Week 5 Day 7 - Start Physiotherapy

Today I got to meet my physio for the first time. She explained there’s not much we can do until I’m out of the boot, but I got some basic exercises to do and a lot of useful info.


My ankle dorsiflexion (i.e. pulling the toes towards the knee) is still pretty limited. When I take the boot off I find I can get to somewhere between the red and orange lines in the picture below before I feel a tug on the tendon. I’ve been wondering if it’s worth gently stretching the calf in order to try to get that range of motion back…

Today I learned I should NOT to try and stretch the tendon. At all!

No stretching then

The way she explained it was to think of the gap between the tendon ends as a pothole in the road. Essentially my body has done a quick cowboy repair on the pothole, filling it with rough gravel and tar (scar tissue) just in case I need to use it to run away from a lion or something. The proper job of laying nice fresh tarmac (collagen fibres?) and smoothing it all out takes months and can’t be rushed.

If I try to stretch it now, I could end up with an elongated tendon. The problem would be that when the calf muscles started to contract, they’d just be reeling up slack in the tendon rather than doing their job of pulling on the heel bone and lifting weight.

There would then be a limited amount of contraction left in the calf muscles to actually move the ankle. I’d end up with permanent weakness in push-off and landing on that side, and probably pain in the calf muscles from having to remain contracted all the time.

Mobility exercises

Six times a day I should get my foot out of the boot and move the ankle the following ways

  • Plantarflexion
  • Dorsiflexion (As much as I can anyway, and very gently, no stretching!)
  • Eversion
  • Inversion

I think basically these are to ensure my ankle stays mobile and doesn’t seize up through lack of use.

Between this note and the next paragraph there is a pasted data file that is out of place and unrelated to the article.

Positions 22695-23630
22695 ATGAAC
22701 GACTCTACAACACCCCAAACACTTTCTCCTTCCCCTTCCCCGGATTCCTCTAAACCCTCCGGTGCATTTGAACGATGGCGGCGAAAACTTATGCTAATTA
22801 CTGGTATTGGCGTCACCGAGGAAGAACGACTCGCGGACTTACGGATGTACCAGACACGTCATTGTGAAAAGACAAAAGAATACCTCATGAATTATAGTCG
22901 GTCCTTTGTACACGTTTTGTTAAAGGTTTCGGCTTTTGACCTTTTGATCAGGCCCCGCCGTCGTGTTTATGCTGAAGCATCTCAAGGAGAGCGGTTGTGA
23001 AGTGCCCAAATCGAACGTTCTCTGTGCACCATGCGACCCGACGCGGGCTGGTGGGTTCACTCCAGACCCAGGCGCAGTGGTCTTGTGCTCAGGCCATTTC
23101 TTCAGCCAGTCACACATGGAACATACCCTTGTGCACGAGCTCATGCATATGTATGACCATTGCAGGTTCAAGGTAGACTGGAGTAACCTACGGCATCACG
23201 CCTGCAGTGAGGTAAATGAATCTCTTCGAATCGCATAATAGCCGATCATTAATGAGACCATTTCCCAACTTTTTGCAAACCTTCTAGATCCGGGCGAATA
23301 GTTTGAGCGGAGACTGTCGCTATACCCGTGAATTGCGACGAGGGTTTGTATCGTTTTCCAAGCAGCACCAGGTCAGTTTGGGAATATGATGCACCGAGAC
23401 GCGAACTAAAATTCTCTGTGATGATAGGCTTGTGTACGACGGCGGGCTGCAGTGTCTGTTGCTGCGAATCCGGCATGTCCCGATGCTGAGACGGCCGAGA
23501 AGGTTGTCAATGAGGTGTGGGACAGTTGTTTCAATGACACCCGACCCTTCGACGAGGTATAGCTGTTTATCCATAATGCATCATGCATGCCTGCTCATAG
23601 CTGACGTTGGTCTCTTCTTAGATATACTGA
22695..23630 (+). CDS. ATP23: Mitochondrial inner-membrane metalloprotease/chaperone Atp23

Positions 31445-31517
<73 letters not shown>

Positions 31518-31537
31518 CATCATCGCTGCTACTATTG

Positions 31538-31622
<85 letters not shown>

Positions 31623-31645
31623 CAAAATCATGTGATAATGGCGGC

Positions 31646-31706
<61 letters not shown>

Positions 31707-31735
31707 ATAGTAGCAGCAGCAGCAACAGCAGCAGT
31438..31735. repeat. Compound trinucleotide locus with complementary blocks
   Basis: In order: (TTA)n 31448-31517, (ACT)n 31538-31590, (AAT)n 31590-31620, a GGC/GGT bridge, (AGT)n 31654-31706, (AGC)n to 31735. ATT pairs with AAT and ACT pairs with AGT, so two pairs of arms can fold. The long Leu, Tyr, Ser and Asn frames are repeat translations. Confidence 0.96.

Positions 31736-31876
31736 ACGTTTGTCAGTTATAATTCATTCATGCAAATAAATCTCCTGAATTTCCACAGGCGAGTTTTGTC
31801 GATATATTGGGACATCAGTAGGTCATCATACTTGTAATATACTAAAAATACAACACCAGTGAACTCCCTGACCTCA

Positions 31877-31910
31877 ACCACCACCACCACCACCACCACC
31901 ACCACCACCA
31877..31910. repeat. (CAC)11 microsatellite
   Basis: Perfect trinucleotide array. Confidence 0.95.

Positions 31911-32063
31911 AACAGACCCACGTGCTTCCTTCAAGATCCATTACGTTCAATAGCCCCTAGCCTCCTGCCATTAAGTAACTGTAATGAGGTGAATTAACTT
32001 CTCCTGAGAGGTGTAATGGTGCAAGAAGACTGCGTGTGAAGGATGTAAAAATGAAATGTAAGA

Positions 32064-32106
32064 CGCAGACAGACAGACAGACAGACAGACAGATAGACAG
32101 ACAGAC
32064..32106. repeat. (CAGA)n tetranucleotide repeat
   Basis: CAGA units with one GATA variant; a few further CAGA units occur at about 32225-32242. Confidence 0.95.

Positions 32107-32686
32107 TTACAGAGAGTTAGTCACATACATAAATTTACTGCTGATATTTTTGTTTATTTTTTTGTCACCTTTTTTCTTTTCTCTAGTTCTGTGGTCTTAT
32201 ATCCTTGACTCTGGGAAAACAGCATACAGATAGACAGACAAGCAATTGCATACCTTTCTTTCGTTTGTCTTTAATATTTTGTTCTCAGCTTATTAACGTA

Strengthening exercises

Twice a day I need to get out of the boot, lay my leg out in front of me, and at full plantarflexion (so toes already pointing away), try to contract my calf for 5 seconds at a time, as pain allows. 2 or 3 reps at first but I can build up adding one rep at a time as long as it’s not painful or swollen.

If it does cause pain/swelling that’s fine, but I need to skip it for the next day to allow recovery before hitting it again.

I think this one is try to stop my calf muscles wasting away completely and to encourage the tendon to build fibres in the right alignment for a strong repair.

The good leg

We also talked about the importance of looking after the good side, as it’s now doing extra work and it’s already starting to feel bad again. So keep stretching that one and doing balancing exercises, one-legged calf-raises etc.

She agreed that I’ve most likely got some bio-mechanical/movement issue that’s damaging both tendons and has led to this result. Obviously I want to try to avoid snapping the other side as well.

4 Responses to “Week 5 Day 7 - Start Physiotherapy”

  1. This all sounds so scary! I haven’t started therapy yet. I’m so nervous after reading your post! Best of luck!

  2. Oh no it’s not meant to sound scary! More as a reminder to me as I’m the sort of idiot that tries to push things along too quickly. Mine seems to be healing all to plan - no pain to speak of - it’s not that bad really :)

  3. really like the pot hole analogy. I’m at week 14 and can’t get my foot on the dorsi flexion much past the orange line - but my physio has given me a band to try and pull against to help stretch a little, guess it’s all a bit of guess work, but I’m not goign to over do it - will just stretch a little.

    Good luck - will keep an eye on your blog..

  4. Cheers @vietzy101 :) So you’ve been in shoes for a while now? It must be tricky to walk without the range of motion - do you have to go back to 2 crutches when you come out of the boot?